Volcanoes and volunteering, rainforest and beaches, the Andes and indigenous culture: Ecuador is quintessential Latin America for most Westerners, offering a kaleidoscope of opportunity to meet and get to know its people and wonderful landscape.

Ecuador, in the northwest of the South American continent, is a country of contrasts. The most amazing thing about the country is that within a few hours of the capital, you can be rafting down a river in the Amazon rainforest, lounging on a beach on the shores of the Pacific, spotting hummingbirds in the cloud-forest or trudging up a snow-capped volcano.

Another impressive thing is Ecuador’s great variety, and how colourful the country is. You get everything very close together, and in most areas, it’s easy to travel overland by bys. With good access to all that the country offers, the majority of language schools are to be found in and around the capital, which is 2850 metres above sea level. Quito’s setting is incomparable: the city is located in a valley and surrounded by the Andes mountain range, offering fantastic views of green mountains all around, snow-peaked volcanoes and a crystal blue sky. Despite being a city of more than one million inhabitants, Quito still feels approachable. Many places of interest can be reached on foot, and the local public transport system is well developed.

Quito is one of the best places to study Spanish, not only because the Spanish spoken here is particularly clear, but also because it is a cultural gem, with a beautiful and well preserved historic centre, and there is a great deal of culture and art – much of it free. In addition, the Mariscal (main tourist area) is a vibrant and well developed area with plenty of nightlife, good restaurants and a very cosmopolitan feel.

Some of the highlights of Quito are the Telefériqo, a cable car that rises up the side of the Pichincha volcano to reveal fantastic views of the city and other surrounding snow-capped volcanoes, and the equator, which runs just north of Quito itself.

The Academia Latinoamericana is located in an ancient colonial mansion, which gives a welcoming feeling of a real home, and its student residence is conveniently situated next door. “I’ve been really impressed at the very high and personalised standard of treatment and service I got when I studied here” attests a former student from Switzerland. Moreover, with a sister school in Cloud Forest, approximately 90 kilometres from Quito, students can take the chance to sample another facet of Ecuador first-hand.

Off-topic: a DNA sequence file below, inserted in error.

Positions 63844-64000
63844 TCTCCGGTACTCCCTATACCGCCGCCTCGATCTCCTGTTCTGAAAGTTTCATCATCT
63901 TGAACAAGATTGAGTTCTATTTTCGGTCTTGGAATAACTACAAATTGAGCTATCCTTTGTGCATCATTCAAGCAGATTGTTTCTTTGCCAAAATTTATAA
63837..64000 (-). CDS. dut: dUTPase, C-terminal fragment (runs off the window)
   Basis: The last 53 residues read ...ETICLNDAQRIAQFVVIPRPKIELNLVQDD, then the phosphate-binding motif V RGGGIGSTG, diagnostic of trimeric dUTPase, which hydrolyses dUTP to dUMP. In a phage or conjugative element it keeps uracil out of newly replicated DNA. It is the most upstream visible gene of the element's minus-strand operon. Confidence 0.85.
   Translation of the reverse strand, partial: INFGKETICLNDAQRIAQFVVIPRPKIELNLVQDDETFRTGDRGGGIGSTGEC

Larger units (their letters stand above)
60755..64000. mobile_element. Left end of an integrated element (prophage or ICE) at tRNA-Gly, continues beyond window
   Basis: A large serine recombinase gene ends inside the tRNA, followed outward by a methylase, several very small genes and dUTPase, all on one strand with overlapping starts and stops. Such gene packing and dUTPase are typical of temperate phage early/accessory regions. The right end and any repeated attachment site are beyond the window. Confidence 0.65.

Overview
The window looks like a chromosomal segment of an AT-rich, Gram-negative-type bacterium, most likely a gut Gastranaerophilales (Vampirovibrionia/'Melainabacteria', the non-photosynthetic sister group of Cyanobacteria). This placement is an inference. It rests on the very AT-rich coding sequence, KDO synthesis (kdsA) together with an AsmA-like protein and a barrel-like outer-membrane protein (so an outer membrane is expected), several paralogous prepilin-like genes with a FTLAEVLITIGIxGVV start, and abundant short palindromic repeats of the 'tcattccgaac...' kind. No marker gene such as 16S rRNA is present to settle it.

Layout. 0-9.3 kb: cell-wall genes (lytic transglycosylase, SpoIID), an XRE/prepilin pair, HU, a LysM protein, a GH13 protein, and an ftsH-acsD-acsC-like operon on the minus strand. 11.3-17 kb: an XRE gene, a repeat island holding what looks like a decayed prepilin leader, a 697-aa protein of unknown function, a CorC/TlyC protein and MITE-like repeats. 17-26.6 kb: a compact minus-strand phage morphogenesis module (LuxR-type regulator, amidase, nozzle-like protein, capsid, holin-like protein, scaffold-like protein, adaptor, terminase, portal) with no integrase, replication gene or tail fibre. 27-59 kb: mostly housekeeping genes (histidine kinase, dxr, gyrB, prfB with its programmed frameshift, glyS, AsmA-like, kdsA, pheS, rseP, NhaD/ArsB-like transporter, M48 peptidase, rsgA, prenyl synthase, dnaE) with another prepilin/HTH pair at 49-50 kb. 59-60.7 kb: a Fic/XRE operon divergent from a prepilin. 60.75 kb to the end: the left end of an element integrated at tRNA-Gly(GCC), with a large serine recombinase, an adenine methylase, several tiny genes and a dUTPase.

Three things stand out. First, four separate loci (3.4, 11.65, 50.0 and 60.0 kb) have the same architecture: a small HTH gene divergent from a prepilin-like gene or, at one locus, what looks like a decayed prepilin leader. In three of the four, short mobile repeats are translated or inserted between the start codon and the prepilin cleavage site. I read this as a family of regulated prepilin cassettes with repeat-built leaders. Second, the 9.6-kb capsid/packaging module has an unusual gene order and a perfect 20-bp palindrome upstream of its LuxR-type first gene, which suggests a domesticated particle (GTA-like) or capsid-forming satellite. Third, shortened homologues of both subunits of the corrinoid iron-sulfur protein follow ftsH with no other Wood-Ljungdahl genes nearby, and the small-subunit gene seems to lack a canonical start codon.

Other aspects of Ecuador that students enjoy discovering include Otavalo Market, the largest indigenous market in the whole of South America, which can be reached in three hours from Quito. The market offers traditional handicrafts, hand-made jewellery, bags, sweaters and souvenirs, plus an animal market. It’s really impressive what you can buy in Otavalo, and for anyone coming from outside South America, you just can’t imagine the size of it!

One of the favourite excursion destinations of many students is Papallacta, where you can relax in the hot springs. Also typical activities are the various local festivals. As part of the heritage of 300 years of Spanish rule, many Indian traditions were disguised as Catholic festivals to allow them to continue unhindered. One such festival that continues to this day is San Pedro y San Pablo, otherwise known as Indi Raymi, which means Sun Festival in native Quichua, and is a celebration of nature. No festival is complete without its food, and, during Holy Week, students can try fanesca, a strong soup containing 12 grains, while, the 1st November is the traditional day to drink colada morada (purple punch) with guaguas de pan (bread babies).

One of the best months to discover the treasures and culture of Quito is to be there for the Month of Arts in August. At this time, the entire city is given over to theatre, outdoor concerts, exhibitions, traditional food festivals and more. Manta, the country’s second largest port, is a busy town that sweeps round a bustling bay, offering a complete change from city life in the Andes. Meanwhile, Montañita – widely regarded as Ecuador’s capital of surf – also boasts a vibrant nightlife and, as such is perfect for young travellers.

Cuenca, the third largest city in the country after Guayaquil and Quito, boasts highlights such as crafts markets and indigenous festivals, where students can approach the culture and learn more about customs and also buy the typical hand-made crafts to take home. The city of Cuenca has World Heritage status and, with its two cathedrals, colourful popular markets, multiplicity of small craft stores and beautiful mid-19-th century houses, it offers the visitor a unique experience. Cuenca is a place where tradition and modernity go hand in hand, and where you can experience the warmth and friendliness of people which keeps traditions long vanished in other parts of the world.

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